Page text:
From the January 01, 2012 issue of Futures Magazine • Subscribe!

Back- vs. forward testing: Test twice (or more), trade once


While it can be exciting to optimize a system and watch the theoretical results improve with a few simple tweaks, over-optimization, or curve-fitting or over-fitting, is a threat to a trading system’s success in actual trading.

Curve-fitting is the excessive use of optimization to create the most profitable system possible based on the historical data. It could involve the use of too many technical indicators, limiting the days of the week that a system will take trades, restricting the times of day the system can trigger a trade and using other filters and triggers that create the best possible scenario on a given data set by eliminating all or most of the losing trades.

The problem with curve-fitting is that virtually any system can be optimized to show close to 100% profitability (the percentage of winning trades) — on historical data. That’s because traders can manipulate the system to take advantage of every price change, creating a system that is custom-designed only for that particular time period.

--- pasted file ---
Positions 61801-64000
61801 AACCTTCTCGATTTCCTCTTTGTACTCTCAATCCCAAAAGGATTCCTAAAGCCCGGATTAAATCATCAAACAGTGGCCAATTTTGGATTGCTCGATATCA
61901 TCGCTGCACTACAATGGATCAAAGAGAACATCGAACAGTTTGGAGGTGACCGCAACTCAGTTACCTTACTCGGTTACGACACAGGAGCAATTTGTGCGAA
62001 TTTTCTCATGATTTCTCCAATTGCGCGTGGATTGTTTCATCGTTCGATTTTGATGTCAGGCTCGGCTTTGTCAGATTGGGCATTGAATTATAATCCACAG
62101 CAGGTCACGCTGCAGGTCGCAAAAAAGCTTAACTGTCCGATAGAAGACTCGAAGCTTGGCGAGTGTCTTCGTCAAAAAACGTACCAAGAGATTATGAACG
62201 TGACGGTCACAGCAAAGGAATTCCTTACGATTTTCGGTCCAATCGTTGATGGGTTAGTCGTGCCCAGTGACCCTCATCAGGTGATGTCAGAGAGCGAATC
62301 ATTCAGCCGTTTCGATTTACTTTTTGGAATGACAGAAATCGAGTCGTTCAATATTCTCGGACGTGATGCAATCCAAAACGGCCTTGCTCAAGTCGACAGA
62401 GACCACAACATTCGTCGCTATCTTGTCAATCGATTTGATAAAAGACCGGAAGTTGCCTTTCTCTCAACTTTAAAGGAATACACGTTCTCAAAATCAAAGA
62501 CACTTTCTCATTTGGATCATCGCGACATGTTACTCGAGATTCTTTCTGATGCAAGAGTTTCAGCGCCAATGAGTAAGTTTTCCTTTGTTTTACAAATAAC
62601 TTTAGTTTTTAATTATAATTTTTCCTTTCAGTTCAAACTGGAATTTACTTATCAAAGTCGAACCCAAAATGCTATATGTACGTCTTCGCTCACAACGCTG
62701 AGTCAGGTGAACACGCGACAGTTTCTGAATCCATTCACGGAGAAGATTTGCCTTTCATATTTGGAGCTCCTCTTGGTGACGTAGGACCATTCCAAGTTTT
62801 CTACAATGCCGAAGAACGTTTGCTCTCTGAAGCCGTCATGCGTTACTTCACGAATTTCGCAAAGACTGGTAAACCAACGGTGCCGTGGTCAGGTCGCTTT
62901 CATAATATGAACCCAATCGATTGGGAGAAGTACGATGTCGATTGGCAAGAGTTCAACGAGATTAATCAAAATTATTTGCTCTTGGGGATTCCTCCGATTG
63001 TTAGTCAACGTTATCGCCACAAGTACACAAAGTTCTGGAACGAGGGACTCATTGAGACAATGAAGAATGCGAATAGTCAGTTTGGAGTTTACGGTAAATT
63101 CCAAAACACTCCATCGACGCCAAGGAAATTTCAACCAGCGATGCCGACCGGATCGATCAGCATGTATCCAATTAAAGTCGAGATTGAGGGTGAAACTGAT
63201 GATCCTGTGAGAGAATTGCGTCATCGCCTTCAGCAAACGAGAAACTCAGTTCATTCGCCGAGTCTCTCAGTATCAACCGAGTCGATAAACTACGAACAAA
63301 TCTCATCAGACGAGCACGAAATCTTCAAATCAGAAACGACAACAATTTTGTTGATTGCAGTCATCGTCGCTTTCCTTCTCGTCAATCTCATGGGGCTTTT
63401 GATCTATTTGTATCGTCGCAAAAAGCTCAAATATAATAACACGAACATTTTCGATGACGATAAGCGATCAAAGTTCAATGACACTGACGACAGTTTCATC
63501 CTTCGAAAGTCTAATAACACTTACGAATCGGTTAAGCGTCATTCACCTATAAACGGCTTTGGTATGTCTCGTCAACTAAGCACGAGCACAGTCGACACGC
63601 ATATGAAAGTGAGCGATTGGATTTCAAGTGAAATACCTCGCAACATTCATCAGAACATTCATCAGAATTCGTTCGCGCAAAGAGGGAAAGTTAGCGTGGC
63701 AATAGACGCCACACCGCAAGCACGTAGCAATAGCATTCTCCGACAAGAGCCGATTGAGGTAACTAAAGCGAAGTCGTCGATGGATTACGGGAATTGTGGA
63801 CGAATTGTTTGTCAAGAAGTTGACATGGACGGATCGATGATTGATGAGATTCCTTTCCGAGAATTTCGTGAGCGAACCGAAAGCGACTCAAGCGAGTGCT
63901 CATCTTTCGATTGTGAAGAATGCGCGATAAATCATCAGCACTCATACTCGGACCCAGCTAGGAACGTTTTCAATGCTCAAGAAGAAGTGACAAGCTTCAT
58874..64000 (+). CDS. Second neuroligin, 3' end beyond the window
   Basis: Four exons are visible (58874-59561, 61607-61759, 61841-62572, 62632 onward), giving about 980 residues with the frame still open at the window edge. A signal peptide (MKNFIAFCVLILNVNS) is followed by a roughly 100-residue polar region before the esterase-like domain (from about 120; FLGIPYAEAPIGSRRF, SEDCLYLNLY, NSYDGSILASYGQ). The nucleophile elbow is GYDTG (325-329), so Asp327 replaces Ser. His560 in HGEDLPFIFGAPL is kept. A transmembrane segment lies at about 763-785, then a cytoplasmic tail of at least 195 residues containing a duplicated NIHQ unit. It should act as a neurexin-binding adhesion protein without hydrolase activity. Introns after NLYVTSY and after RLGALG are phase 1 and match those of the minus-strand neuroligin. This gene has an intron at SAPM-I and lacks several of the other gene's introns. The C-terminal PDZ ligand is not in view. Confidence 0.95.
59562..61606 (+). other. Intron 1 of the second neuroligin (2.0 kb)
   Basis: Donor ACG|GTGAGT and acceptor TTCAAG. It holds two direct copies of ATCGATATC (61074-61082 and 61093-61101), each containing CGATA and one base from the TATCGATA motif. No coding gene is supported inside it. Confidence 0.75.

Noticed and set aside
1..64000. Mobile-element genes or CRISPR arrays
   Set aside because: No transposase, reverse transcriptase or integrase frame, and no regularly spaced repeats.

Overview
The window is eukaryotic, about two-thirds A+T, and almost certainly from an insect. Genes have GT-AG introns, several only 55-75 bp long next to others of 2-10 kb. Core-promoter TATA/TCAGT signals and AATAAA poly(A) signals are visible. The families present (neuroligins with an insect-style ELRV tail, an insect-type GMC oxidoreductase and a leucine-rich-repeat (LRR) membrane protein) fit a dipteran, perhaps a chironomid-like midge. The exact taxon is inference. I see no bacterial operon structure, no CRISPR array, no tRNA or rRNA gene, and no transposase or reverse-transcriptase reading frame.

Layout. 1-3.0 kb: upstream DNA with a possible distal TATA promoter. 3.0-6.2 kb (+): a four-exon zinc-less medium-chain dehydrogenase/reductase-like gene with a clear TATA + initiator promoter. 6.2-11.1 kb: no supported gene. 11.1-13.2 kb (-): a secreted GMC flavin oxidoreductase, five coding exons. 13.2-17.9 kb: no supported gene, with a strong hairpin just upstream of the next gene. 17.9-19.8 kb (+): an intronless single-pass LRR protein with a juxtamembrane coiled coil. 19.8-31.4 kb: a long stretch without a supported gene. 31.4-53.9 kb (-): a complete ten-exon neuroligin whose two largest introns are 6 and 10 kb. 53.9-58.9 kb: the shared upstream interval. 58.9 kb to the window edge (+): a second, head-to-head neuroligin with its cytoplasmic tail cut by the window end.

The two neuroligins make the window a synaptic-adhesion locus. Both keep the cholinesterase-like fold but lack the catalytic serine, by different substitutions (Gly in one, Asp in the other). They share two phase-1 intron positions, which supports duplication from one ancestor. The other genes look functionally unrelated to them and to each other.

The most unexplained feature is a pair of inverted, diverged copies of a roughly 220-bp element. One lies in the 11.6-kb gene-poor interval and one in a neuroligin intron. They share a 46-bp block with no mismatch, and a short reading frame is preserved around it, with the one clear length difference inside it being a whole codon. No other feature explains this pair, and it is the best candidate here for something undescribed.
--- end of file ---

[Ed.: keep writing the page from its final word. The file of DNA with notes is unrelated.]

Often, this leads to a limiting system that performs exceptionally well on the selected historical data, that quickly turns into a train wreck on any other data set, including live trading. "Reality bites" (below) shows the equity curve of a strategy that performed well during backtesting, but once forward testing began the results were mediocre, indicating that the strategy was likely curve-fit.

Traders can avoid curve-fitting by paying attention to key performance metrics, such as percent profitable and average trade net profit, and aiming for realistic thresholds. Many profitable trading systems, for instance, are 40% to 60% profitable — nowhere near the 100% that is so enticing to some traders. All trading systems will have losing trades. A high percent profitable number probably indicates that the system has been over-optimized.

The rule on optimization is to use broad logical principles. If you find eliminating long entries on Tuesdays improves your performance, that is probably coincidental regardless of how it improves your testing results. You also must save clean data to test after you optimize. Traders also can avoid curve-fitting by continuing to test a system beyond backtesting using in- and out-of-sample data, and by taking advantage of forward performance testing.

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